Analysis: Ukraine, NATO and the West's dilemma - M5 Dergi
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Analysis: Ukraine, NATO and the West’s dilemma

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During an interview with CNN’s Fareed Zakaria, US President Joe Biden has said that Ukraine is not presently ready for NATO membership and stated that initiating the process to allow Ukraine to join the alliance in the midst of an ongoing conflict would be premature.

According to Biden, there is currently no consensus within NATO regarding Ukraine’s potential inclusion, and he emphasised the importance of first achieving a peace agreement with Russia before considering Ukraine’s NATO membership.

“If the war is going on, then we’re all in war,” Biden said, referring to the alliance’s commitment to mutual defense. “We’re at war with Russia, if that were the case.” He added that there would be “other qualifications that need to be met, including democratization,” for Ukraine to be considered for membership.


Ukrainian President Volodymyr Zelensky on Sunday voiced hope for the “best possible result” from an upcoming NATO summit where Kyiv is hoping for a clear signal that it could one day join the alliance.

After meeting his Polish counterpart Andrzej Duda, Zelensky said the two discussed the summit, which opens on Tuesday in Vilnius, and agreed to “work together to get the best possible result for Ukraine”.

Poland is one of Ukraine’s biggest supporters within NATO and has said it wants “security guarantees” for the country from other NATO members.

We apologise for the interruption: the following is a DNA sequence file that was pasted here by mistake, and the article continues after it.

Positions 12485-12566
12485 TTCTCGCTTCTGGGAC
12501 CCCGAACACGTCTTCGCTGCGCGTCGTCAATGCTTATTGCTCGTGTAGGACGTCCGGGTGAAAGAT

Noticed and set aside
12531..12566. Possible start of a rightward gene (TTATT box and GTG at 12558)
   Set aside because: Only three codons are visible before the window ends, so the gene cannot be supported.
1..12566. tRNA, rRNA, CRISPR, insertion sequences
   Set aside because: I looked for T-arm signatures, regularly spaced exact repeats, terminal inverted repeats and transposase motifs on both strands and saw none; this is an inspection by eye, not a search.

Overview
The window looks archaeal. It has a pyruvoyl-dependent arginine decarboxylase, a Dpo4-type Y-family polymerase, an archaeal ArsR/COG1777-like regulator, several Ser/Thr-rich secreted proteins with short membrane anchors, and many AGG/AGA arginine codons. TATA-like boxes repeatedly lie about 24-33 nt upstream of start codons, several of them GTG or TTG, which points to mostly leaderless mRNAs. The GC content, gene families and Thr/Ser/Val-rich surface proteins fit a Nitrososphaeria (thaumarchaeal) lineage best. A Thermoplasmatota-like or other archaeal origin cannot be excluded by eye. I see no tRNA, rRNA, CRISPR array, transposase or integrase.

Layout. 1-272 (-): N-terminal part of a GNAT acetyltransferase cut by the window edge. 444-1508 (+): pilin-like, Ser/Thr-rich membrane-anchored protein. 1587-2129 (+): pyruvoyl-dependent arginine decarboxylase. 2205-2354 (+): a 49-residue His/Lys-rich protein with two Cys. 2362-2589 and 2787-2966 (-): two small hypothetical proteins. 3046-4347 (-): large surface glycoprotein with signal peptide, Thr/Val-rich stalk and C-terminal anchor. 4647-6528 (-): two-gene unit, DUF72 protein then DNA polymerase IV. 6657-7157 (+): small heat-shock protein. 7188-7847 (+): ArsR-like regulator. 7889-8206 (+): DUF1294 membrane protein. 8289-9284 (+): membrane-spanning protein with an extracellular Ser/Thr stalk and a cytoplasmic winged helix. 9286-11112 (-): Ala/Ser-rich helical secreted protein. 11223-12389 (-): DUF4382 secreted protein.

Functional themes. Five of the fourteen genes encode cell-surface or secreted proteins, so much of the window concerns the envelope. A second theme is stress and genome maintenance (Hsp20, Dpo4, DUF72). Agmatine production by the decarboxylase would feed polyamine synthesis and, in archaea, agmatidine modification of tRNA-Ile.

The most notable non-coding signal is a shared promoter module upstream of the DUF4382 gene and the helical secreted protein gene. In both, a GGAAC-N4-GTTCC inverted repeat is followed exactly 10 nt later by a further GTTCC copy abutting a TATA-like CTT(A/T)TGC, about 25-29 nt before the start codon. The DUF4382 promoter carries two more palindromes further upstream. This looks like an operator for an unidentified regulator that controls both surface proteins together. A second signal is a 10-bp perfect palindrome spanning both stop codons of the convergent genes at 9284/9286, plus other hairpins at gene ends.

Zelensky has said he does not expect Ukraine to actually join NATO until after the war but he hopes the summit will give a “clear signal” on the intention to bring Ukraine into the alliance.


Ukraine has expressed a desire to join NATO for several reasons. Firstly, NATO membership would provide Ukraine with increased military support and backing from the alliance, strengthening its defense capabilities. This would act as a deterrent to potential Russian aggression and enhance Ukraine’s security, as per a report by Conversation.

Becoming a NATO member would align Ukraine more closely with Europe and increase the likelihood of eventual European Union membership, which is another important goal for Ukraine. Membership would also facilitate a closer relationship with the United States, bringing political and economic benefits.

Joining NATO would also help Ukraine distance itself from Russia’s sphere of influence. It would signal a clear shift towards the West and demonstrate Ukraine’s commitment to shared democratic values and principles.

However, the potential membership of Ukraine in NATO is a contentious issue and could exacerbate regional tensions. Russia has expressed concerns and views NATO’s expansion as a direct threat. The prospect of Ukraine becoming a member has the potential to escalate existing tensions between Ukraine and Russia, leading to further geopolitical challenges in the region.